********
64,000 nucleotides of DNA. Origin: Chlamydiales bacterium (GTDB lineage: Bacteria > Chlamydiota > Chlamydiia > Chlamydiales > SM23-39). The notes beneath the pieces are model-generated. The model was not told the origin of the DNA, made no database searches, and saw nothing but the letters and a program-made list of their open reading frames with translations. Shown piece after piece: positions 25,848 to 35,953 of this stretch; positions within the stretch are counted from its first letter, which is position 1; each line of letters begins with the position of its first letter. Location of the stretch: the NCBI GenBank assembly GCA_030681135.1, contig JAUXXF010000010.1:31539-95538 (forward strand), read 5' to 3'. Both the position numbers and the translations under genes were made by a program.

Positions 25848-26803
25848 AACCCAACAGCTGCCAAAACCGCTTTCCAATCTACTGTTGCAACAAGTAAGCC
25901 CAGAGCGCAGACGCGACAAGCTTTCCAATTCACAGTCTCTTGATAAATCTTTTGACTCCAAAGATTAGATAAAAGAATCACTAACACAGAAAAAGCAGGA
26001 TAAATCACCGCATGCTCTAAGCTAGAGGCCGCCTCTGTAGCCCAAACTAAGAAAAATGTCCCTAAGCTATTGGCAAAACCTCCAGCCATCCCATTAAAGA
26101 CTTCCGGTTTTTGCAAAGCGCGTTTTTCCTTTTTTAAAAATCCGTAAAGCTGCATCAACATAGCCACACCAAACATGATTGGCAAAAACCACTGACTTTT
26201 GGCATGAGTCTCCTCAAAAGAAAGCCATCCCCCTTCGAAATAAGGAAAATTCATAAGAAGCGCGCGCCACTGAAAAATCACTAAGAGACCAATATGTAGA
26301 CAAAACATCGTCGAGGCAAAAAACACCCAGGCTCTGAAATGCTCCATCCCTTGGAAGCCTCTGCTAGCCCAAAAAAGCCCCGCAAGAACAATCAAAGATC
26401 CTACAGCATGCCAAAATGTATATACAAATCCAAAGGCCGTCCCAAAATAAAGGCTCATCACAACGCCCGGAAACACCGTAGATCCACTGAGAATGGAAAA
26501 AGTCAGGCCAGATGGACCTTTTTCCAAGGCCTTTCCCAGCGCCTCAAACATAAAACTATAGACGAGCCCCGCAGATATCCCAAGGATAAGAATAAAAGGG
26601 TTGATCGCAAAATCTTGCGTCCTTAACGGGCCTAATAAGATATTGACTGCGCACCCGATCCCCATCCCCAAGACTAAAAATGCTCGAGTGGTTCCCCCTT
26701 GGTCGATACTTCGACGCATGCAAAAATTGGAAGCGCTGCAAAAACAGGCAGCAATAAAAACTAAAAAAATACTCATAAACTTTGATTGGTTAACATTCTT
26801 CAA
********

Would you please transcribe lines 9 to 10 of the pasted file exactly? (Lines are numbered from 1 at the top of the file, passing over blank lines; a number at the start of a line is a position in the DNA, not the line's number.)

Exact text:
26401 CTACAGCATGCCAAAATGTATATACAAATCCAAAGGCCGTCCCAAAATAAAGGCTCATCACAACGCCCGGAAACACCGTAGATCCACTGAGAATGGAAAA
26501 AGTCAGGCCAGATGGACCTTTTTCCAAGGCCTTTCCCAGCGCCTCAAACATAAAACTATAGACGAGCCCCGCAGATATCCCAAGGATAAGAATAAAAGGG